The Hampi Goat Herders

A friend told me I should visit Hampi, a town of goat herders located smack dab in the middle of India, about 125km inland from Goa. The narrow roads leading the way there were winding and the landscape was like none I had ever seen before; big boulders shot up out of the earth in strange formations, this place looked like a real life version of the Flintstones. Old Hindu temples look out over the Tungabhadra River and sounds of chanting and drums fill the air. Rock climbers frequent the place for its world class bouldering, I went there for the goat herders.

There is a man who spends his day shuttling tourists across the river and into Hampi on a small boat. When I reached the other side, I immediately felt at home. Hampi is dry and warm and amongst the rocks and the rice paddies I found a small guesthouse called Goan Corner. A cool breeze worked its way through the palm leaves and empty hammocks on the front porches of scattered bungalows. Groups of boys played cricket in small vacant lots. I heard stories about a night bazaar that used to live on the other side of the river but is now survived only by the buildings’ ruins. I was told the government tore down the bazaar so that Hampi became known as a pilgrimage sight for Hindus. Hampi is a dry town, which means in order to get your hands on some liquor, you have to go to the edge of town and ask for a man who sells India’s take on moonshine. It the does the trick but might make you deathly ill or blind.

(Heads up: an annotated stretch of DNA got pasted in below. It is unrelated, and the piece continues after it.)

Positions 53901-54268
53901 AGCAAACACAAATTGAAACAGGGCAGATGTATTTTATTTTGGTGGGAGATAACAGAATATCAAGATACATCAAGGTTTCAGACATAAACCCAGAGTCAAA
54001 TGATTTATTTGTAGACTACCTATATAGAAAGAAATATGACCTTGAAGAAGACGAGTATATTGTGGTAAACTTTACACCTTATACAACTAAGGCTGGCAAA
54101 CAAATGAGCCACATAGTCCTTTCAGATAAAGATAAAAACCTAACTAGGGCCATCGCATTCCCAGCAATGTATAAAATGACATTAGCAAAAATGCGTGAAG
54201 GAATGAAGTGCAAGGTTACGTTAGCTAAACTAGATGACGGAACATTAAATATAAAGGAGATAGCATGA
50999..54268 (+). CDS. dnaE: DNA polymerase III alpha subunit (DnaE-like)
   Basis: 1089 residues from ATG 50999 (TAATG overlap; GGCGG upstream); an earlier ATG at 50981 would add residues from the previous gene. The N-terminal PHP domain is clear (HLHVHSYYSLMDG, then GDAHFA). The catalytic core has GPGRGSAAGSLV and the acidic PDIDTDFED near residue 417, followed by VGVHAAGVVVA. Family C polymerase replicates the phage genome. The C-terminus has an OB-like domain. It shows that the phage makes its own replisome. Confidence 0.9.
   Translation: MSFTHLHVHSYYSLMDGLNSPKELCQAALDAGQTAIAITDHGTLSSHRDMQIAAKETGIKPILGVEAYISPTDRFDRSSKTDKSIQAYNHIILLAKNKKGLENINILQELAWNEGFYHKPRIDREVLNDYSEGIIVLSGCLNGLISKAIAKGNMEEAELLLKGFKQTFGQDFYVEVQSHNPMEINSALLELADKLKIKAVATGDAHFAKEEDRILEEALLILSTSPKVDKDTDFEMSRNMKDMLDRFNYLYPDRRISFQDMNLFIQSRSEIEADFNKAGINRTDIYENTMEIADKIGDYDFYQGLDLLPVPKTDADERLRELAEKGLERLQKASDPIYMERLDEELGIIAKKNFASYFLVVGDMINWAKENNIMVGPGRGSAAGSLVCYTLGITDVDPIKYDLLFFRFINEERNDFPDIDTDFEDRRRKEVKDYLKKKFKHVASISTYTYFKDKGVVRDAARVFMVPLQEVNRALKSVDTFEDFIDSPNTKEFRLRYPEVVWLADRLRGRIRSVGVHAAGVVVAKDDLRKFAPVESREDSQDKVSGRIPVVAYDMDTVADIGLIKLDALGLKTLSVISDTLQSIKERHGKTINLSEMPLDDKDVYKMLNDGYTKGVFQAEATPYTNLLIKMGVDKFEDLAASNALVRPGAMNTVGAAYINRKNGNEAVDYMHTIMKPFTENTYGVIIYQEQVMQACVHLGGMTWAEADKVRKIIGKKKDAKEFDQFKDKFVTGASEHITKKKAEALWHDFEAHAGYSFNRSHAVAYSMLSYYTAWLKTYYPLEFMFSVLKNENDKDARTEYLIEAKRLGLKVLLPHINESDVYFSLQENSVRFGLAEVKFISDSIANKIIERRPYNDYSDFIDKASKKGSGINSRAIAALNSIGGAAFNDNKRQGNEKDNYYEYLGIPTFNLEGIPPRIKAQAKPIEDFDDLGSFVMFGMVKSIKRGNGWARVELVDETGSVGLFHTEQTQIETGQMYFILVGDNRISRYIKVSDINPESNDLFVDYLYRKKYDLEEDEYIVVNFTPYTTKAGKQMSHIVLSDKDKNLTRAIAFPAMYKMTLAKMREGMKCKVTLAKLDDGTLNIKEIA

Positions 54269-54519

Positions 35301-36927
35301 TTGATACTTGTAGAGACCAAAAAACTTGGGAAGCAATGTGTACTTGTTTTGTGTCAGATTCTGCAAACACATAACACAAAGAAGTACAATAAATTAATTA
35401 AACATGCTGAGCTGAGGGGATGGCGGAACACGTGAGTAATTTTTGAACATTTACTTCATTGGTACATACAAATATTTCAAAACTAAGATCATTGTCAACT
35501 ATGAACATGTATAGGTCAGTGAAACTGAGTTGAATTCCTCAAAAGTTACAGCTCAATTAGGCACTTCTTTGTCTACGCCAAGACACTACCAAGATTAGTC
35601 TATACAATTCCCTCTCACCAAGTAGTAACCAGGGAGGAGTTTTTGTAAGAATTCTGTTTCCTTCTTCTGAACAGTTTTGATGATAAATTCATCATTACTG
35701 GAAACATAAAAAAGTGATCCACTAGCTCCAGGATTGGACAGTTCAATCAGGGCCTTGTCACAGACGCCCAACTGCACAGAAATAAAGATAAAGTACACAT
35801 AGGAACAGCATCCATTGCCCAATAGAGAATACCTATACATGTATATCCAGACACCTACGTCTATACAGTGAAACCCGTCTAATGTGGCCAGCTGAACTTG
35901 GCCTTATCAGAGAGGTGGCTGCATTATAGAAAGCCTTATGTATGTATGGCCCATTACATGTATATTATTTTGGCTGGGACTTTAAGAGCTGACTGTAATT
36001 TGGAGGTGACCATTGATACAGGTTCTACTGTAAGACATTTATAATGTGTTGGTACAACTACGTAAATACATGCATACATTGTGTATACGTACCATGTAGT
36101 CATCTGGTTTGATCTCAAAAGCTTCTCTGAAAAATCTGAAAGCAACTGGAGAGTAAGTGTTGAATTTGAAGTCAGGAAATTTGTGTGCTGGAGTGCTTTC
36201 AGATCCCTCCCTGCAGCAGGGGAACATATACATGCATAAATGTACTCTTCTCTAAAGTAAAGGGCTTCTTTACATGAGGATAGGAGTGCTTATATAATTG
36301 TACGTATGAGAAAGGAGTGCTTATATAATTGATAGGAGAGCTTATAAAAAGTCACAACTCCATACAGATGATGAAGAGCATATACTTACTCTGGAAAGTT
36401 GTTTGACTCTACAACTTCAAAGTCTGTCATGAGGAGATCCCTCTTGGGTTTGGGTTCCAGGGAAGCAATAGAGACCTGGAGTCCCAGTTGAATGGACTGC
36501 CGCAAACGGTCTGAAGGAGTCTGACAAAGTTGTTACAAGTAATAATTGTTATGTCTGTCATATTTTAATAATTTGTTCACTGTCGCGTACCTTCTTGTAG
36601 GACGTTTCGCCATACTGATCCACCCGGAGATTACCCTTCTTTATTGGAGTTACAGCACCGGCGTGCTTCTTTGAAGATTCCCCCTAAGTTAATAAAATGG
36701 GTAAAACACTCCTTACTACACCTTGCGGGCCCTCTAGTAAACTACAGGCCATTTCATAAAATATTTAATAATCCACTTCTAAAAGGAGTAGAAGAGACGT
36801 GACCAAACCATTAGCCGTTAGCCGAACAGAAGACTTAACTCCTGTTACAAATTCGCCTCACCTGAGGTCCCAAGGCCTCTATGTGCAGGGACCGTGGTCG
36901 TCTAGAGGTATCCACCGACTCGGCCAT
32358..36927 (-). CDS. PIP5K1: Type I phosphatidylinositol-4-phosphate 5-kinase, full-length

The shepherds of Hampi passed through town everyday and quickly caught my attention. Sometimes it was a lone shepherd with his goat, sometimes it was families with their herds. I wondered about where they were coming from, where they were going and why, though no one around me could speak English so I never got to the bottom of it. One day, they started building a makeshift shack, in the middle of a field, on a boiling hot day – I couldn’t work out why. Five hours later, there was a torrential downpour that came clean out of nowhere but the shepherds already had a fire roaring. I watched in admiration and awe as they tended the fire with their stash of dry wood, and ate their dinner, dry and warm in their makeshift shack as the goats happily grazed nearby.

It’s humbling to think about the shepherds sleeping in the rain. They live in the fields despite the elements and I could see this same scene unfolding thousands of years before. Men and women spending their days guiding their animals to food and water. Tending their herd and providing for their families. The shepherds’ lives appeared simple but fulfilling.